Jobs Homes Autos For Sale

Energy efficiency recharges economy
Letter to the Editor
print story
email story
Published: 10/29/2008 12:02 AM

Send To:





This month, Environment Illinois released "Feeling The Heat: Global Warming and Rising Temperatures in the United States." According to this report, 2007 tied for the second warmest year on record globally and was the 10th warmest year on record in the United States.

Locally, the 2007 average temperature was 2.2 degrees above normal in the Chicago area.

This is part of a national warming trend: Between 2000 and 2007, the average temperature was 1.7 degrees above normal in the Chicago area. Nationally, the average temperature during this period was at least half a degree above normal at nearly 90 percent of the 255 weather stations from which data was collected. The message of the report is clear: temperatures continue to rise here and across the country, and the time for action on global warming has arrived. We can start with the following steps: First, we must cap greenhouse gas emissions. Specifically, the United States must reduce its global warming pollution by at least 20 percent by 2020 and by 80 percent by 2050. A cap and trade system, supported by both presidential candidates, must be a top priority for the next administration.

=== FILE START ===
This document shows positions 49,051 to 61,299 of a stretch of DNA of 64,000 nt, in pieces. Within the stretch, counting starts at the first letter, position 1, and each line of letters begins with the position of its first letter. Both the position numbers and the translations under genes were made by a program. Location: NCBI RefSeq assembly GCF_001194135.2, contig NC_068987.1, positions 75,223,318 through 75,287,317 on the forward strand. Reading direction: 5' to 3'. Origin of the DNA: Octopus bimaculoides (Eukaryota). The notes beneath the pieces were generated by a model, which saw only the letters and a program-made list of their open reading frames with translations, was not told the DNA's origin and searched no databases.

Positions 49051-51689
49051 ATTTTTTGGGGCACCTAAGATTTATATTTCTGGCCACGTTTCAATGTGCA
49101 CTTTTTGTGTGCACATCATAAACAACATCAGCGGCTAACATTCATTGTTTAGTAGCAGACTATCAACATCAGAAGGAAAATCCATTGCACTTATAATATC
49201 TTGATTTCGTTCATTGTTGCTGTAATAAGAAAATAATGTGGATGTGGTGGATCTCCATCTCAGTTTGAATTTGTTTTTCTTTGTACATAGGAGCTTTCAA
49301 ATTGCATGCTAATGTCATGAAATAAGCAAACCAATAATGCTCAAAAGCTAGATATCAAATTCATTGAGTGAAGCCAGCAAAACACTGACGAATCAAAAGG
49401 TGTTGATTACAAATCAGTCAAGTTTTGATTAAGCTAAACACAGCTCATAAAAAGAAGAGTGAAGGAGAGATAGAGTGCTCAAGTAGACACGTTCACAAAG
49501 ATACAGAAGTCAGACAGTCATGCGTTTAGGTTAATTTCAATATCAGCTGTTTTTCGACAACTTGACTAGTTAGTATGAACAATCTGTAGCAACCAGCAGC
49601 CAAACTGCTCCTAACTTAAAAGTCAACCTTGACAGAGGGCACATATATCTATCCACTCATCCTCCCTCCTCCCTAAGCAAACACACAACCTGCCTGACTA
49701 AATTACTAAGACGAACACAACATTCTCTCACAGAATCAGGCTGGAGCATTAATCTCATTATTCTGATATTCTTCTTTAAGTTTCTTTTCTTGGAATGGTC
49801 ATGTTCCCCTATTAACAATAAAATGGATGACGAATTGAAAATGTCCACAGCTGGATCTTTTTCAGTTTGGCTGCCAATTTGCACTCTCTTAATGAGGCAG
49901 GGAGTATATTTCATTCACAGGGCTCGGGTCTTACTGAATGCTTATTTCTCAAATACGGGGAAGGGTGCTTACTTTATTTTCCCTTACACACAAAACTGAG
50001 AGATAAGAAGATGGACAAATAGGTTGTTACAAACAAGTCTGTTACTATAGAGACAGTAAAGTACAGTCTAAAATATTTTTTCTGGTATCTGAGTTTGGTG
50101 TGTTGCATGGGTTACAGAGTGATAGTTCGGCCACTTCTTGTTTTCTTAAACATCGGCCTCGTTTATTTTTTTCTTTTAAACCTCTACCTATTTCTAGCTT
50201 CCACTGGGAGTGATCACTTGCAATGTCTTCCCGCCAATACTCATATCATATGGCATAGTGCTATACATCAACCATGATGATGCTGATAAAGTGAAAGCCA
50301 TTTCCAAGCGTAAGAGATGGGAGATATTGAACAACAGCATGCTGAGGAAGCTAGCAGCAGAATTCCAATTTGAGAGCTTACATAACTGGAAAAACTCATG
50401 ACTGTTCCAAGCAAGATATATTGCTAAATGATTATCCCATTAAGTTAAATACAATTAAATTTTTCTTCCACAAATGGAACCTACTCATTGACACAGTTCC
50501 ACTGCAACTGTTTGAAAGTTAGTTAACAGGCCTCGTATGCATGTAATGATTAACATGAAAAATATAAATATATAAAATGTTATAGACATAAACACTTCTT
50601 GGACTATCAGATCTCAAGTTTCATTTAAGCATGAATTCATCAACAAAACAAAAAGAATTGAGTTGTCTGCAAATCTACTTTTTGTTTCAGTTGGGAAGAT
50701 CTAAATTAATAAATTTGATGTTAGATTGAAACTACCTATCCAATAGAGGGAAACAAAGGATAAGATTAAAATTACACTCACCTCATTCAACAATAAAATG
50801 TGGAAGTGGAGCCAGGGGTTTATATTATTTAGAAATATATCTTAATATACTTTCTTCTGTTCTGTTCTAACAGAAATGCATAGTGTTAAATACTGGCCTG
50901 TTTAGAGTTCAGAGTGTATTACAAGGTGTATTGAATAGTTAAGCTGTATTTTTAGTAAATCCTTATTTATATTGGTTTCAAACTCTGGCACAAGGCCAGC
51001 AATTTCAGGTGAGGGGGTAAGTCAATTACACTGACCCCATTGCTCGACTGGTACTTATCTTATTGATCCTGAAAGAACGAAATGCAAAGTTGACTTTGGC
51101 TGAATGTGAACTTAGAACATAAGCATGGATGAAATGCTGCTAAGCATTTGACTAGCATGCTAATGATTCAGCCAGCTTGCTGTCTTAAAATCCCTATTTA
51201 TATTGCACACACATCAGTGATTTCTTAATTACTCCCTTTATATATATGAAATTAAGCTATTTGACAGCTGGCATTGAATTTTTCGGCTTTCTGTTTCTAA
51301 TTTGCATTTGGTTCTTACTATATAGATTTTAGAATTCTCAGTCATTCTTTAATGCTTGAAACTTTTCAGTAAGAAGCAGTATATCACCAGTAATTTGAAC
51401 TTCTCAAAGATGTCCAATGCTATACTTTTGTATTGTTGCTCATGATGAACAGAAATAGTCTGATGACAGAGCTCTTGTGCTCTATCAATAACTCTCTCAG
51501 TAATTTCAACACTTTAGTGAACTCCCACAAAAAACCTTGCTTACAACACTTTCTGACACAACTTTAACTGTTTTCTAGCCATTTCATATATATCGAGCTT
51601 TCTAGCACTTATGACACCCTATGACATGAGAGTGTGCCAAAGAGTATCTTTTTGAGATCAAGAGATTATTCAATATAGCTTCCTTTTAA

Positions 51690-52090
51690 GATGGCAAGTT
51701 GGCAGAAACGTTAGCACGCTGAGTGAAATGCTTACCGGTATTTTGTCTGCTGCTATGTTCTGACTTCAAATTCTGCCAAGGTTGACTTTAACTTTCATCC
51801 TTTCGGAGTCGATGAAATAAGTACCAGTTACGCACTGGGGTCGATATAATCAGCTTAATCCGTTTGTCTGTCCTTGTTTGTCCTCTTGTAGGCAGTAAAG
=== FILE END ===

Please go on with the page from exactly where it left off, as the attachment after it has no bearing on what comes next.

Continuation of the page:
We also must make massive improvements in energy efficiency, which will save families and businesses hundreds of dollars a year on utility bills. This means providing financial incentives for moving to energy efficient products and technologies - a significantly cheaper, cleaner, and faster solution for addressing energy demand than building new power plants.

And we must make accelerated development of renewable energy the centerpiece of our economic development policies. Our manufacturing sector of tomorrow is dependent on providing a climate for rapid growth of these industries today.

These solutions will not only help save our environment, they will recharge our sagging economy. The time to act is now.

Brian P. Granahan

Environment Illinois